A new guide for prospectors has just been released, full of tips and tricks for anyone interested in having some fossicking fun.
Victoria’s gold story is an enduring one and the first gold prospectors who arrived on our goldfields from afar are still providing inspiration for commercial and recreational explorers alike today.
Gold was first discovered in Victoria near Clunes, around 150 kilometres north-west of Melbourne, in 1850. Following further discoveries, the state government of the day incentivised finding more gold in 1851 and the gold rush began.
The world is a different place now compared to 1851. However, some things do remain the same when it comes to gold–its value across the world is undiminished, hovering in excess of $2,000 AUD an ounce and its lustre and luminosity capture people’s interest and imagination like few other substances.
Another constant is the need for a miner’s right - it was a legal requirement back in those gold rush days and it’s still true for those wanting to visit regional Victoria to prospect for gold today. A miners right allows you to remove and keep minerals discovered on Crown Land, your own land or private land. Sales of miner’s rights are on the rise with over 50,000 adults permitted to prospect recreationally in Victoria each year.
In response to the rise in interest, Earth Resources Regulation has launched a new Recreational Prospecting Guide to provide handy tips to new fossickers and hobby prospectors. It explains where you can prospect, what equipment to use and how to make sure you are doing the right thing.
Gold stories from yesteryear are the stuff of legend such as the finding of the 66 kilogram Welcome Stranger nugget in 1869 near Moliagul in central Victoria. It remains the largest gold nugget ever found. But valuable discoveries still occur, such as on 12 May 2019. A nugget worth almost $35,000 was found north of Bendigo by a family out for a walk near one of the many creeks that have been a regular source of gold in the area.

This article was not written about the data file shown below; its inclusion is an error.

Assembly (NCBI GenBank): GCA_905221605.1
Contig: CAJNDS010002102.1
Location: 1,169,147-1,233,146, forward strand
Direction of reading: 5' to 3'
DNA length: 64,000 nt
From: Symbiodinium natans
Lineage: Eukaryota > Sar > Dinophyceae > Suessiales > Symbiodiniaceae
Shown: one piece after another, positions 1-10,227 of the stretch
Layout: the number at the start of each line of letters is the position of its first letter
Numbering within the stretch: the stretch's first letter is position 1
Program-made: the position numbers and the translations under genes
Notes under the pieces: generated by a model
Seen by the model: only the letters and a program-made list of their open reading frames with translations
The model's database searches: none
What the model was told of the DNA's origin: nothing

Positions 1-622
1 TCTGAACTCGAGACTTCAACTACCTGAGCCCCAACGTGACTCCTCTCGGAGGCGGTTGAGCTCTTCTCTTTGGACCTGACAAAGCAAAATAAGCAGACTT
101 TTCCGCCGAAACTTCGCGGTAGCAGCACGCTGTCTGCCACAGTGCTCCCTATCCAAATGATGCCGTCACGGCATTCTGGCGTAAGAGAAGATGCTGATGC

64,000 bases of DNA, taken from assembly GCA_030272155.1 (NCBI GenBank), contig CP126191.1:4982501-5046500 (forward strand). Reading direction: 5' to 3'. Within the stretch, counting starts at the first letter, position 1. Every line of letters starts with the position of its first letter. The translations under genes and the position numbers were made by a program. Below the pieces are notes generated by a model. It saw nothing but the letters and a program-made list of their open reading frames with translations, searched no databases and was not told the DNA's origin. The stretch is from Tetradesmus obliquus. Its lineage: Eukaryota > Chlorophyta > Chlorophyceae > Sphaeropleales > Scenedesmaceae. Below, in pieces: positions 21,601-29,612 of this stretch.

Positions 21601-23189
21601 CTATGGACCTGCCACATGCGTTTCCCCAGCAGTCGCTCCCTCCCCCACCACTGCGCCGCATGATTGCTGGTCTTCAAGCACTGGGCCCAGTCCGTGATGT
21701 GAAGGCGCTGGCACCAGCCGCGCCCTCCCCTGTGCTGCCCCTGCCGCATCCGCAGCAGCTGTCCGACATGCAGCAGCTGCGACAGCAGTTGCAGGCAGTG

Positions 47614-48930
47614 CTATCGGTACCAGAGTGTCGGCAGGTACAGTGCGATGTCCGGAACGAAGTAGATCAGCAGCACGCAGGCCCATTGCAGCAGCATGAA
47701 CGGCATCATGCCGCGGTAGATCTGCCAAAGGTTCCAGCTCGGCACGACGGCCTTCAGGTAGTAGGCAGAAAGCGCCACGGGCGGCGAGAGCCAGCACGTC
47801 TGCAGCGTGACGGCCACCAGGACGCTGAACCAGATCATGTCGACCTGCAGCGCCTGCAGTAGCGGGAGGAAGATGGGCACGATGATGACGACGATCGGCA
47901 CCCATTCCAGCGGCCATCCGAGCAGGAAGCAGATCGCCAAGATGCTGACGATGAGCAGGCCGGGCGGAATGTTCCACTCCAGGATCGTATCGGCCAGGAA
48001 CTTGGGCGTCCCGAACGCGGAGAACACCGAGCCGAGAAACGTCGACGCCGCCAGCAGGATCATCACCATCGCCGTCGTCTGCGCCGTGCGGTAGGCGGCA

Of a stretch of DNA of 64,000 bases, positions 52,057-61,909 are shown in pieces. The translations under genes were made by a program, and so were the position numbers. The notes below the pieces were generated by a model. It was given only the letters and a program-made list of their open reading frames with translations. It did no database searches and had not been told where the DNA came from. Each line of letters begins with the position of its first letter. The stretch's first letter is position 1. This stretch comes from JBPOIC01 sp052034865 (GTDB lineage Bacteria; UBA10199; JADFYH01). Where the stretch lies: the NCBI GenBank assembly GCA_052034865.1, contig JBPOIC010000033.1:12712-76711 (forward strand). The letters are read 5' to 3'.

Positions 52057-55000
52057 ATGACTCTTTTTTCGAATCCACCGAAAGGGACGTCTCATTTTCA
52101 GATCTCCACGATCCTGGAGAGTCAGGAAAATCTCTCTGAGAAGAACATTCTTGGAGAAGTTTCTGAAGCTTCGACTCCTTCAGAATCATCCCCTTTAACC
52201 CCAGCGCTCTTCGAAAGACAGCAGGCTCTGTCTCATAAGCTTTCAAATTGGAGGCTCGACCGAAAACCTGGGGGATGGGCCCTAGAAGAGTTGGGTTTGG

An organisation that dates back to the gold rush era has estimated that Victoria is likely to still hold around as much undiscovered gold as that found over the last 170 years. The Geological Survey of Victoria, part of the Department of Jobs, Precincts and Regions, estimates there may be up to 75 million ounces of gold yet to be discovered across the state.
Director of the Geological Survey of Victoria, Paul McDonald, says that while much of the undiscovered gold might be out of reach for those with basic tools permitted through a miner’s right, the logic and know-how of the early gold prospectors remains a great pointer for both professional and amateur prospectors.
“The principles early prospectors used to find alluvial gold around existing and ancient waterways still stand up today,” Paul said.
“The areas where gold has traditionally been found in Victoria is a great place to start for fossickers. Just because areas in the north-east of the state or Gippsland don’t have the commercial production figures of the area between Bendigo, Ballarat and Stawell, they still might be worth a visit for amateur gold hunters.”
“Modern day commercial explorers are retracing the steps of the pioneers but using better intelligence, thanks to our geologists, and better equipment. Promising results from current explorers demonstrates just how close 19th century explorers were to finding their fortune.”
Maybe it’s time to visit regional Victoria and get the new Recreational Prospecting Guide – the information could be worth its weight in gold.